“Darn it, Wolf. We just got your weight down where it should be, and now you want to go spoil everything.”

“I can’t help it if I like Marissa’s cookies. The only time I get them is when Cindy visits.”

“Ryan, I thought you might want to read these. Unfortunately, you won’t be able to remove them from the shop,” Bobbie said as she handed some magazines to me. They were two copies of Golf Digest. One featured Bobbie wearing the Green Jacket after her victory at Augusta. The other showed her hoisting the Claret Jug after winning The Open at St. Andrews. This was amazing. I found myself getting lost in the articles. I did look up a couple of times and noted that my wife, Bobbie and Cindy were in a deep discussion about something. They were also showing her some sleight of hand tricks, except that I knew they weren’t sleight of hand.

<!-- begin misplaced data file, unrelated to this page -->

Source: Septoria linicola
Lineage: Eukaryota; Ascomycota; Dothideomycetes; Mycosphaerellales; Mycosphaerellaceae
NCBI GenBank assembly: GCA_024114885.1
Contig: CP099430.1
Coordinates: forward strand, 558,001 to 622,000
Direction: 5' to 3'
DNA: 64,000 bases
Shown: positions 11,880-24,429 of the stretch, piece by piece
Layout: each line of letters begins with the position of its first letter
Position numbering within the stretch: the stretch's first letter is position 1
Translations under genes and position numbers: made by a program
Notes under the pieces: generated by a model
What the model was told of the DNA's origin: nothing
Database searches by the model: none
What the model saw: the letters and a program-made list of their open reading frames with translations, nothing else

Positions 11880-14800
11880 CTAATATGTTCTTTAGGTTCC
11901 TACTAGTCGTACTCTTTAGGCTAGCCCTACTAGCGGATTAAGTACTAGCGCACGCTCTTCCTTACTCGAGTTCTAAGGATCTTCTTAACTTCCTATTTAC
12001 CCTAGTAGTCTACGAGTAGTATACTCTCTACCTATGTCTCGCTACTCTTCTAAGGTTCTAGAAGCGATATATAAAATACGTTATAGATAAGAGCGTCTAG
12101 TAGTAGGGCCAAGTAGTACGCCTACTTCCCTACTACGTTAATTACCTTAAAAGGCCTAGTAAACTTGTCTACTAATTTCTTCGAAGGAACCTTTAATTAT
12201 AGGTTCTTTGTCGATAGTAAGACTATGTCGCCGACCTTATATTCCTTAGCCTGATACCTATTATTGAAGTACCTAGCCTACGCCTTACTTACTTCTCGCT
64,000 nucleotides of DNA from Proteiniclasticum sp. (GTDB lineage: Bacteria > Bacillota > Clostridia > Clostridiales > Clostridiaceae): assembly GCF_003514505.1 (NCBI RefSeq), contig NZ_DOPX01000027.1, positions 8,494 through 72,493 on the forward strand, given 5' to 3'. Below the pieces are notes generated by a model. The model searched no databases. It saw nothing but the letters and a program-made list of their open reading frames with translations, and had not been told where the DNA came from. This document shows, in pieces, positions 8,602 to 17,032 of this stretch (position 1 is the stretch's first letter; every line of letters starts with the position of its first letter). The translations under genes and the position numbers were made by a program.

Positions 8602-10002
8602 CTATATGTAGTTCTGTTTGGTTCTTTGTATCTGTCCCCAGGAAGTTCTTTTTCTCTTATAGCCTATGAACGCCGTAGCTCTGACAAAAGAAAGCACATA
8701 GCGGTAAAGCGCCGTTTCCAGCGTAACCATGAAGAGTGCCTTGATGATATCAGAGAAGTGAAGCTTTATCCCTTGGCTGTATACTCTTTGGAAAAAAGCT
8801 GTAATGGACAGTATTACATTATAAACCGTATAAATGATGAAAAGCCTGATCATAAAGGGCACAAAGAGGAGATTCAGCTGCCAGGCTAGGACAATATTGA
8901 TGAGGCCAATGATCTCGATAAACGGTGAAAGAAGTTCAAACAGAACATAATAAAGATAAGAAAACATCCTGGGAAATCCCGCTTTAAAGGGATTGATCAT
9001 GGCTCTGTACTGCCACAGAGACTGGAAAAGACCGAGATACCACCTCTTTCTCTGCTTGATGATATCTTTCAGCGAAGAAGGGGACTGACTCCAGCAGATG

I was very intrigued with the article about Bobbie’s win at St. Andrews. I hadn’t written about it in any great detail, other than the fact she was a wire to wire winner, and had won by five strokes. Three of her rounds were in the sixties, and the one day she shot a 71 was in a rainy gale, and she was the only golfer below par that day. That had to have been something to see.

“Come on Ryan, we have to get ready for our trip.” I looked up to see my wife and the others. Sarah had her purse, so I knew she was ready to go. Once again, we exchanged handshakes, embraces, and kisses. I really hoped things would work out so that we would see these wonderful people again. However, the most important thing was being able to keep a family together: a family that had never existed in this reality.

Chapter 4

I knew things were different — very different — when I woke up with an erection. I hadn’t had one of those in years. Sarah was next to me, and gently snoring. That was something she hadn’t done in years, either: gently snoring. My sleep had been filled with some strange dreams. We were amorphous lights, for want of a better description. In fact there had been quite a few of us being assisted off in various directions. My wife and I were being led off by one of these shapes — wrong word — presences.